• probably not on AT&T
      • I would like to know if the video chat for android will actually work over 3G (or 4G) then in comparison to the iPhone only working over wifi.

        It would surprise me if it didn't. 3G was launched with video calling, it was advertised back in the day. The technology to put the feature in shouldn't be a problem.

        Having said that, someone would still need to figure out why video calling didn't take off last time and how to stop that happening again.

        • by Nadaka ( 224565 )

          My friends EVO can do video calls over 3g if you have a relatively strong signal with a little frame dropping. Where I live, the signal is pretty low (max out around 300kbps) so I have not had a chance to test my new Epic that well, and we both don't live in 4g areas. You will notice an improvement in video quality and stability if you use wifi though.

    • Re: (Score:3, Insightful)

      by Jugalator ( 259273 )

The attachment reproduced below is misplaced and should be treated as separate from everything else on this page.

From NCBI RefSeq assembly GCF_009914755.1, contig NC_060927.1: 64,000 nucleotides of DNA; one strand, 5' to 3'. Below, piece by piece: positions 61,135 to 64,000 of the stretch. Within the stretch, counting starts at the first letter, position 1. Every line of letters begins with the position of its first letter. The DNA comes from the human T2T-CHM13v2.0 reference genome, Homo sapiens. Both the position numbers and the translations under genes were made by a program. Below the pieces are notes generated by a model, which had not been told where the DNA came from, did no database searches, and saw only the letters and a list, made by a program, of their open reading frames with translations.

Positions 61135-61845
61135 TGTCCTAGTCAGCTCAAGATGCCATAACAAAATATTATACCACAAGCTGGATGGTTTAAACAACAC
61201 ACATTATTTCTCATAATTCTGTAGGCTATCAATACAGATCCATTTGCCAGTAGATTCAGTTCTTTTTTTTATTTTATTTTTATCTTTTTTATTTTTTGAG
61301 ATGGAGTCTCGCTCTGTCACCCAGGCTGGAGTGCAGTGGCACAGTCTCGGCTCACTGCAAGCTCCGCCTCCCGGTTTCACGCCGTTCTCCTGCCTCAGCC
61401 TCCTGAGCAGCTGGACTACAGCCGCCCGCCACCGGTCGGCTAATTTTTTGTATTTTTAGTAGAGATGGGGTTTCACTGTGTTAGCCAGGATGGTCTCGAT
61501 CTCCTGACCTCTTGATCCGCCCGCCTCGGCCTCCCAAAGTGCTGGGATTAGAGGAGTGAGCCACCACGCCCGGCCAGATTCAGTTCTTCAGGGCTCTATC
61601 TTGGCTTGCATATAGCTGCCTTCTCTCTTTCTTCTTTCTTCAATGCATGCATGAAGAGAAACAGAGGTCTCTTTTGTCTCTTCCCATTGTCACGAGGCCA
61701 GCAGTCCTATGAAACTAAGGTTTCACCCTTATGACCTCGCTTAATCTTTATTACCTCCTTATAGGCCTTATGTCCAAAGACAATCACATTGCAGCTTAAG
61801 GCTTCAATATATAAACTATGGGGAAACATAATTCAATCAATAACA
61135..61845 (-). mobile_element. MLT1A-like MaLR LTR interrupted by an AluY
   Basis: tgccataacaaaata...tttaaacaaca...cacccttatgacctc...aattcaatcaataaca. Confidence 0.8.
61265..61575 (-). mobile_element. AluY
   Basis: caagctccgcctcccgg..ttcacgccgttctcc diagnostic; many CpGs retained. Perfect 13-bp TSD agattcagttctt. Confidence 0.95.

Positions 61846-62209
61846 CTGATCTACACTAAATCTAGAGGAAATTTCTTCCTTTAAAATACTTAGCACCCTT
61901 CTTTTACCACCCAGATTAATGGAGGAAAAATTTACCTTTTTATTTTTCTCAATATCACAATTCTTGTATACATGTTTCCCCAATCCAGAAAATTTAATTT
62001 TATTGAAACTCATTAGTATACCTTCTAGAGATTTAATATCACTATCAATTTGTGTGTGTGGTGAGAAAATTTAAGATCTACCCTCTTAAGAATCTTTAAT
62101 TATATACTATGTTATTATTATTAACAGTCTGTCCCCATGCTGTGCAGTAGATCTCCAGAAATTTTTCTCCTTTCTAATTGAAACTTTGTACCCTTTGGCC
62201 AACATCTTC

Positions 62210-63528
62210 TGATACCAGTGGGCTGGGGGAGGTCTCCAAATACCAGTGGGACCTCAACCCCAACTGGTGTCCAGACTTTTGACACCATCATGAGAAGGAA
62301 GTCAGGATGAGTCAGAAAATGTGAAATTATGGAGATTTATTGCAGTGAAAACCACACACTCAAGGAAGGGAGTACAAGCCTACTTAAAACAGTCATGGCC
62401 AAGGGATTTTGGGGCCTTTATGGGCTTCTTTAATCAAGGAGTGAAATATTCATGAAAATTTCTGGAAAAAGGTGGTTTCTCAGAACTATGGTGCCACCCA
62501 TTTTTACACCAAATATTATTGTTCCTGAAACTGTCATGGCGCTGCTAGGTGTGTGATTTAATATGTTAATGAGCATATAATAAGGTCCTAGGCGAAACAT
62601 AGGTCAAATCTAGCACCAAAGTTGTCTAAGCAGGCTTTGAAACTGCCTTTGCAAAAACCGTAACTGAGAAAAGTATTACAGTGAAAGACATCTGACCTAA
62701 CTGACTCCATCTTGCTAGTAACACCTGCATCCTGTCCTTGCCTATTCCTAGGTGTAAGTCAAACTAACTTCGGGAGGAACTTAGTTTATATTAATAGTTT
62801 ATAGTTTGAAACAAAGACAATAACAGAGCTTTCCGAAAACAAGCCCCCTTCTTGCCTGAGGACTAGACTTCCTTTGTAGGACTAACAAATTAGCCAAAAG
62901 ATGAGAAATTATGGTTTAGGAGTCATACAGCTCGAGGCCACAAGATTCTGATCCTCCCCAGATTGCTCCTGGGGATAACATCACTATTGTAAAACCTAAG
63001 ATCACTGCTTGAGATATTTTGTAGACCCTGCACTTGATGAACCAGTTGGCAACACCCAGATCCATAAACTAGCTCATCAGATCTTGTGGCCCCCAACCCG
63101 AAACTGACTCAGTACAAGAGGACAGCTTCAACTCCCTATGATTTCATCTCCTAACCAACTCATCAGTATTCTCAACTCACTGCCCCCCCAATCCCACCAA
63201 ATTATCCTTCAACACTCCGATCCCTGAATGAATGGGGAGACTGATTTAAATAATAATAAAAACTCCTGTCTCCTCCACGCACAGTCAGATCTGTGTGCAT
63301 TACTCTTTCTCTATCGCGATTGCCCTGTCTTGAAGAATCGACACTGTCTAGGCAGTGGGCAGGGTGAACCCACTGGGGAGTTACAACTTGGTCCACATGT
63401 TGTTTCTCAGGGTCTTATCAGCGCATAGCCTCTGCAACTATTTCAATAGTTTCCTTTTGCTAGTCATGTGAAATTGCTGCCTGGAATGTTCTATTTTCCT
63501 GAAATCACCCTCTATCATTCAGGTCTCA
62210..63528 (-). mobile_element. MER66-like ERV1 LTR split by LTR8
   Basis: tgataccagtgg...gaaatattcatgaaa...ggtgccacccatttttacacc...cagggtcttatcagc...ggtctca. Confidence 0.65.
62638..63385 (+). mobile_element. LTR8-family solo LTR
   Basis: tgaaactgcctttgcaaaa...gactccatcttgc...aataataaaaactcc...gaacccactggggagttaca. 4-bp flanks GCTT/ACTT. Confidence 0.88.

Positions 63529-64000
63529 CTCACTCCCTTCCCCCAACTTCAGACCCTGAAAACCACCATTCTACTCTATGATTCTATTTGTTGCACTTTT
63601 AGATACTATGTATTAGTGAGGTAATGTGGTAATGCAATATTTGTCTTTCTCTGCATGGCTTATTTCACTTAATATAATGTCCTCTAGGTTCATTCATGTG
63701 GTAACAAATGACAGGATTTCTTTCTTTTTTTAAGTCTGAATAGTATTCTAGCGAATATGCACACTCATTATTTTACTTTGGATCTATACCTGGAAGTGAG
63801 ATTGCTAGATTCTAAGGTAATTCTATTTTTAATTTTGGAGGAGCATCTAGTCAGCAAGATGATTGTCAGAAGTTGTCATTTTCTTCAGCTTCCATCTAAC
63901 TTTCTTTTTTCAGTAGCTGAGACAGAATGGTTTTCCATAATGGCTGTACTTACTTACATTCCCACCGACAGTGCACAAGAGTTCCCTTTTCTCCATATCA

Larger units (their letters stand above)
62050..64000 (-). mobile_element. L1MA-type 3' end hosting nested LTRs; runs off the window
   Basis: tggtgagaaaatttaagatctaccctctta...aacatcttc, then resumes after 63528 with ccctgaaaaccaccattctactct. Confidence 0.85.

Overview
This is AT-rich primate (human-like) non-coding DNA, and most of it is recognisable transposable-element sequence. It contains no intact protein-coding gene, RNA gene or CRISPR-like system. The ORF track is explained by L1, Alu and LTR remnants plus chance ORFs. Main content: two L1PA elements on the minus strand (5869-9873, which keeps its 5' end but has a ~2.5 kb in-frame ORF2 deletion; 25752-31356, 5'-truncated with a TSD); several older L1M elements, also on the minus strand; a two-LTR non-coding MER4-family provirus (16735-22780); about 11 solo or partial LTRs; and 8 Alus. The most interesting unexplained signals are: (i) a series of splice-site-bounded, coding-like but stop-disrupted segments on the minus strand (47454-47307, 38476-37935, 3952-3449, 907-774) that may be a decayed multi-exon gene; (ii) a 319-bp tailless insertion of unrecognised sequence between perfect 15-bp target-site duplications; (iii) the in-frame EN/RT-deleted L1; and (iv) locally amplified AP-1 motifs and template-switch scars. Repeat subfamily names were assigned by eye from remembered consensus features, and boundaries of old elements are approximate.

How about video chat that works with the iPhone as well?

      I hope so too, but I fear that there's a penis size contest about to begin here. :-(

      I'm afraid Google would feel that following the FaceTime standard would risk giving away users to Apple.

      • > I'm afraid Google would feel that following the FaceTime standard would risk giving away users to Apple.

        I think you're right that they would feel like that. I see it as an opportunity to take users from Apple.

      • by Anonymous Coward on Tuesday October 19, 2010 @05:25PM (#33953356)

        How about video chat that works with the iPhone as well?

        I hope so too, but I fear that there's a penis size contest about to begin here. :-(

        I'm afraid Google would feel that following the FaceTime standard would risk giving away users to Apple.

        How the fuck is FaceTime a standard? It was first mentioned on June 7, 2010. I've been using Skype to video chat on my N900 for about a year. And people in Europe have been video chatting using some other Nokia thingamajig for a year or two before that. May have been using Gizmo or something.

        Really. Apple didn't do anything impressive with FaceTime. Just use the Google Voice or Skype apps to video chat. They've been around long enough to be mentioned as a standard without people laughing in your face.